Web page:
It is not uncommon for large businesses to pay their small business suppliers on long or late payment terms (i.e. more than 30 days after the supply). These long payment terms can significantly affect the cashflow and economic well-being of small businesses, particularly in the current environment.
In order to help improve payment times from large to small businesses, the Payment Times Reporting Scheme (Scheme) commenced on 1 January 2021, imposing new reporting obligations on certain organisations.
With the first reports under the Scheme due on 30 September 2021, in this article we explain what the Scheme is, whether the reporting requirements under the Scheme apply to charities and not-for-profits, what the reporting obligations entail and how the Scheme can benefit your organisation even if you aren’t required to report.
What is the Scheme?
Under the scheme, large organisations (which are generally those with an annual income of more than $100 million) are required to report on their payment terms and practices with small businesses with a view to:
- increase transparency around large business’ payment performance;
- help small businesses decide who to do business with;
- create incentives for improved payment times and practices; and
- help the public make decisions about the large businesses they buy from.
Do the obligations under the Scheme apply to charities and not-for-profits?
Organisations registered as charities with the Australian Charities and Not-for-profits Commission (ACNC) are exempt from reporting under the Scheme. However, they may do so if desired.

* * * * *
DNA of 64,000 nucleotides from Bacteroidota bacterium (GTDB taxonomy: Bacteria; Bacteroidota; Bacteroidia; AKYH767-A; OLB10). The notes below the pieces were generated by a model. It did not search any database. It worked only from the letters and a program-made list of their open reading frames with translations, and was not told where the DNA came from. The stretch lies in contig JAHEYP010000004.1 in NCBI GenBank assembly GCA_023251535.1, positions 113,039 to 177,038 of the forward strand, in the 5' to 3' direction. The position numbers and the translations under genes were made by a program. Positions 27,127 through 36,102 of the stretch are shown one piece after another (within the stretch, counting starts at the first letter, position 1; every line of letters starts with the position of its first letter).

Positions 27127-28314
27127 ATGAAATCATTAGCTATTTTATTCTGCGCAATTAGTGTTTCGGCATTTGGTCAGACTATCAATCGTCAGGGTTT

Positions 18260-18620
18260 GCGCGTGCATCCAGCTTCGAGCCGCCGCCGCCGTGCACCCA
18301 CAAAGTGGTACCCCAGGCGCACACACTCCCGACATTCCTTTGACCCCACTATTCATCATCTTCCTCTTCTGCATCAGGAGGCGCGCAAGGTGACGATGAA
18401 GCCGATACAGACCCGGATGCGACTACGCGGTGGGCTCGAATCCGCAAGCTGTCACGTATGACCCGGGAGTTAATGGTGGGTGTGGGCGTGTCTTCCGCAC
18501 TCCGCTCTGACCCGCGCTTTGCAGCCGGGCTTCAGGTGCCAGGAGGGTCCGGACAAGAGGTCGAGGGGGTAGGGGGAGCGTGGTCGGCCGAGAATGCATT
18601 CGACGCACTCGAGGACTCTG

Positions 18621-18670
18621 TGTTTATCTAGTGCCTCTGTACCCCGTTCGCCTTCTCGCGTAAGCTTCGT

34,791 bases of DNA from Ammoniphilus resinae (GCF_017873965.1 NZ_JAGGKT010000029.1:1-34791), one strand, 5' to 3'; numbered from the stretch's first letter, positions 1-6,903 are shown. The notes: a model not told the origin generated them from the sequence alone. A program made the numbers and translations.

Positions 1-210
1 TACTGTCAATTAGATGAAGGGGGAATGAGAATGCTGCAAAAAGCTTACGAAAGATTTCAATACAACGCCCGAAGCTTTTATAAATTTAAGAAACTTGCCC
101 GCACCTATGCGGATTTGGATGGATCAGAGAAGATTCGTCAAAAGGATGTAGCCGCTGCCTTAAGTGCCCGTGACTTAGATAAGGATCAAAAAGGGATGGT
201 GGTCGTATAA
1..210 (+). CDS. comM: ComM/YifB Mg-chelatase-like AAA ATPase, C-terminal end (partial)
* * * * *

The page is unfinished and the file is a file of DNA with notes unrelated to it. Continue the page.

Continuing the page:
In contrast, not-for-profit organisations that are not registered as charities with the ACNC are not exempt from the reporting obligations. These entities will generally need to report under the Scheme if they carry on enterprise in Australia and have a total annual income of more than $100 million.
Whilst this will, admittedly, mean many not-for-profits are not covered by the scheme based on annual income alone, it is important for larger not-for-profit organisations to be aware of their obligations.
More information on who needs to report under the Scheme can be found on the Australian Government’s website.
What are the reporting obligations?
The reporting obligations under the Scheme include requirements for organisations to report on, amongst other things:
- their standard payment periods for suppliers that are small businesses;
- the proportion of their procurement from small business; and
- details of their use of supply chain finance to small businesses.
The Australian Government’s Small Business Identification tool can be used to help identify which suppliers qualify as ‘small businesses’.
Entities required to report under the Scheme must report twice a year, with the first reports due on 30 September 2021 for entities with a 30 June end of financial year. Significant financial penalties may apply for failing to report or producing false or misleading reports.
Can the Scheme help your organisation even if it doesn’t have to report?
The Payment Times Reporting Regulator will maintain a public register containing information on each reporting entity’s payment practices with small businesses. If your organisation is not a reporting entity, the register can help you decide which large businesses you may want to engage with by considering the fairness of their payment practices.